As my older son likes to remind me often, summer camp is a time for kids to have fun. It’s a time for swimming and basketball and hanging out with friends. Those are all fantastic ways to pass time in the summer, especially when done safely.
On a recent work trip to Cincinnati, we did a number of events with parents and children aimed at raising safety awareness around youth brain safety and the limits of protective equipment. I am particularly passionate about this area because I believe protecting children’s brains is critical to helping them reach their full potential.
We started by talking to a great group of campers at the Boys and Girls Club in the Avondale neighborhood about keeping their heads and brains safe while on the football field, the baseball diamond, and riding a bike. Thanks to Club Director Valarie Pollard—Ms. P—and her outstanding team, CPSC staffers Nikki Fleming and Carl Purvis and I had the pleasure of spending the morning with 80 campers from the north side of the city.
Carl and Nikki have traveled throughout Ohio this year to help address injury prevention disparities in minority families. These disparities are a serious concern of ours, and we are looking at ways to better target messaging as part of a larger injury prevention effort. To learn more about our Community Outreach program, Click Here.
We were also joined by an amazing team of specialists from Cincinnati Children’s Hospital, who are doing incredible injury prevention work in the Cincinnati community. (More on their work and how I believe it could be a national injury prevention model in a future post.)
With the help of my older son, a product safety protégé, I did a demonstration for the campers on the proper fit for a bike helmet (Click Here) and a baseball helmet (Click Here). But, protecting one’s head and protecting one’s brain are not the same thing, as strange as that might sound. Here’s what I mean.
Kids and parents must understand that in order to protect your head, you must wear a well-maintained helmet, and you must position it properly on the head.
But, to protect your brain fully, a helmet is not the answer. No helmet or other kind of protective gear has been proven to provide full protection of the brain.The key to protecting the brain, especially that of a child, is to avoid hits to the head in the first place.
After our visit to the Boys & Girls Club, we headed over to the Great American Ballpark for a “Brain Safety in Youth Sports” event with Major League Baseball and the Cincinnati Reds. I want to thank Hall of Famer Joe Torre, MLB Chief Legal Officer Dan Halem, Cincinnati Reds All Star Catcher Devin Mesoraco, and Reds trainer Paul Lessard for being part of our event.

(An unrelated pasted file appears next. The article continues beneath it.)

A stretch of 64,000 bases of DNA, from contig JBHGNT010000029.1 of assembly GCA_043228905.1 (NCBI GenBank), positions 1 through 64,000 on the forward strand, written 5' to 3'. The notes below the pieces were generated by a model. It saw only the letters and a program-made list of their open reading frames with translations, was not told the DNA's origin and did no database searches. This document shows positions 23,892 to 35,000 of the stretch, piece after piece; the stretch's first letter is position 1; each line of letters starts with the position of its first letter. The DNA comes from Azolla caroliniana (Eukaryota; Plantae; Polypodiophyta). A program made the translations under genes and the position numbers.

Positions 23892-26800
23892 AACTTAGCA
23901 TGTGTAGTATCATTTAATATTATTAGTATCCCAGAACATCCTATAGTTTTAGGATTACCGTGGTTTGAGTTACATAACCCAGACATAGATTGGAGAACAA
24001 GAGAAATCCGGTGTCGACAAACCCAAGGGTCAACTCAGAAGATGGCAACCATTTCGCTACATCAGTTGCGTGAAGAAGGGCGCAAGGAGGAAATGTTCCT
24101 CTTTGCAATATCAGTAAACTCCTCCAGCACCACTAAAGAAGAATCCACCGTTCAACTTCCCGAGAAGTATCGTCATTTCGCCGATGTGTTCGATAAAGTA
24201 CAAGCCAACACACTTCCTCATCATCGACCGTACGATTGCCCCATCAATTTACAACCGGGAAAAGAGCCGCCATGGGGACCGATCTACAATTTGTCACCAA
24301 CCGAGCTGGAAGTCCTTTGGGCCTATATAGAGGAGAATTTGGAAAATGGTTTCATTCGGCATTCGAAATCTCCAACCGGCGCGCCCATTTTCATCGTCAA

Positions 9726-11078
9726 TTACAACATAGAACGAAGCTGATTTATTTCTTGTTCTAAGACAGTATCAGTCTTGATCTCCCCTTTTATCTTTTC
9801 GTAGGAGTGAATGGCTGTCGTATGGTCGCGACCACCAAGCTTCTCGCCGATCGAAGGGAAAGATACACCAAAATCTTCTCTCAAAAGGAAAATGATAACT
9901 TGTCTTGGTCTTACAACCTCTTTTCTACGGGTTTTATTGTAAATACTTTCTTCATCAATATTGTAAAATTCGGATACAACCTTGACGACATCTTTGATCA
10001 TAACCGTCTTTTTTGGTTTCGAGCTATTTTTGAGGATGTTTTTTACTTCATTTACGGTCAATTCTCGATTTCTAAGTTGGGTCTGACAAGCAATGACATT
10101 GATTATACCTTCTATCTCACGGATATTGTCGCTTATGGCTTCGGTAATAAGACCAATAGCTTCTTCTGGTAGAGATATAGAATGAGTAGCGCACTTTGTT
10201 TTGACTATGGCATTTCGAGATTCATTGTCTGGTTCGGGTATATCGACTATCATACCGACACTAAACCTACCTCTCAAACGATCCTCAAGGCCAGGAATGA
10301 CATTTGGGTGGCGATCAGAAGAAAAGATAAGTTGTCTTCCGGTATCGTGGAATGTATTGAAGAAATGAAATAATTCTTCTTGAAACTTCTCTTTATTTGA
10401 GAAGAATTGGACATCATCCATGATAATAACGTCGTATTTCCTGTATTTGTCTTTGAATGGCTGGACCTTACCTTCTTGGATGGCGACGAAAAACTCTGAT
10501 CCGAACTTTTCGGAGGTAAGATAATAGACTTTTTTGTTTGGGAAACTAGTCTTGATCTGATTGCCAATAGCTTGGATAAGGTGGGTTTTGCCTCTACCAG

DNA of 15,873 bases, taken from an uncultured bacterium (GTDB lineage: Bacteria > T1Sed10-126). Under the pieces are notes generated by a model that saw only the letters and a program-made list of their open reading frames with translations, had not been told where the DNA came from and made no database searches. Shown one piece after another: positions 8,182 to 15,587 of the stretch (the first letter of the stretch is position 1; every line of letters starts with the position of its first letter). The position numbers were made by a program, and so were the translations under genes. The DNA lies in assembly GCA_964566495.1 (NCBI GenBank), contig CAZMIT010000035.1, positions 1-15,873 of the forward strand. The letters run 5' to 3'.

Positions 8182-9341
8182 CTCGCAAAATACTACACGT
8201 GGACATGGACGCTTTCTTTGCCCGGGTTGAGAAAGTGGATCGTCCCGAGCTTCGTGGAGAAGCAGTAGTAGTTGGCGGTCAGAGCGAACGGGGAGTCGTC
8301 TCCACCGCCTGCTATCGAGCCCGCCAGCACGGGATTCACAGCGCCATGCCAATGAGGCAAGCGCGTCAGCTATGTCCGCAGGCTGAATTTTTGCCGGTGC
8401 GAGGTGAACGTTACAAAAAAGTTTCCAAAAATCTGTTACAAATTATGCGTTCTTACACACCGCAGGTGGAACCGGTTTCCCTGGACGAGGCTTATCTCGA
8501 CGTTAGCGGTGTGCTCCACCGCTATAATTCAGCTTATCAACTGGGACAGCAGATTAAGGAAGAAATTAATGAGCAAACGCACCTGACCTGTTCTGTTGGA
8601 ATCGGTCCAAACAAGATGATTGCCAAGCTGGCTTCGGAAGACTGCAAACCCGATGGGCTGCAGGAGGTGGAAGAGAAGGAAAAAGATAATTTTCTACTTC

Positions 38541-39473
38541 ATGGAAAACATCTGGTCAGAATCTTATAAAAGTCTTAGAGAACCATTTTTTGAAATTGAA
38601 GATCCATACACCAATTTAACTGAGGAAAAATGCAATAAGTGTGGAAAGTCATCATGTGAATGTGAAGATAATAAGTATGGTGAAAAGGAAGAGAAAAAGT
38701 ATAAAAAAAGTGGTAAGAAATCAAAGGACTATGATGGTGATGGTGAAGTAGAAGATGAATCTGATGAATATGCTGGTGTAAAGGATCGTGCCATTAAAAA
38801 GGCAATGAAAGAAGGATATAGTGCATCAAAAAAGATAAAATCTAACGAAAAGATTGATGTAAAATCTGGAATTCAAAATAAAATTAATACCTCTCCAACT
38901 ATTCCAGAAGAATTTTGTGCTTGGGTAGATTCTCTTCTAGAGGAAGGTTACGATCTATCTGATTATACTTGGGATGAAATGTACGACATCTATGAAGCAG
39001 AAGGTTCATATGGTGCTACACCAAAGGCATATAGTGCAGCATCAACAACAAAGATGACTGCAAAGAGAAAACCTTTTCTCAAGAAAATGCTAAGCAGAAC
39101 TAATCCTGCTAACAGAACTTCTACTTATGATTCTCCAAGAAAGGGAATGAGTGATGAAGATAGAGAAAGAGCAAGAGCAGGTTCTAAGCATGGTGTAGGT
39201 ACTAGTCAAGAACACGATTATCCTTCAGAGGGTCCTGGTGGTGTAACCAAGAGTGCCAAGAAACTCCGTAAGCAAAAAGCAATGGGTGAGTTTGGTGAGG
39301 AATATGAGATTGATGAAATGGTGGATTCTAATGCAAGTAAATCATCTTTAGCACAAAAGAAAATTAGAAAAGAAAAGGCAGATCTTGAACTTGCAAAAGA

It was also great to meet Jr. RBI players and coaches (Click Here) from all over the country and to answer their thoughtful questions. This is the second year we have participated in this event as part of the All-Star Game activities. Check out the video of our event and pay close attention to my “egg and the yolk” analogy to better understand why a helmet can prevent a skull fracture—but you should not rely on it to prevent a concussion.
This is worth repeating: We are aware of no product that has been proven to prevent concussions or any other serious brain injury in a measurable way. For this reason, I cautioned parents, coaches and players not to purchase items marketed as reducing concussions.
Our final activity took place at one of my favorite outreach events for the entire year—the All Star Game FanFest. I love spending the time staffing CPSC’s “Be a Brain Safety All Star” booth and talking to parents and their children about our work and our recommendations for safer homes, pools and sports participation.
Our booth at the past two MLB All Star Games has turned into one of our most successful in-person outreach events all year for the agency. As the game comes to your city, we look forward to seeing you there! In the meantime, please help spread the word on youth brain safety and the limitations of protective equipment when it comes to protecting our children’s brains. We can make no better investment in our future than by helping our children reach their full potential.
Keep an eye on my blog for future posts. And, be sure to follow me on Twitter at @ElliotKayeCPSC for insights into and links to important consumer product safety information.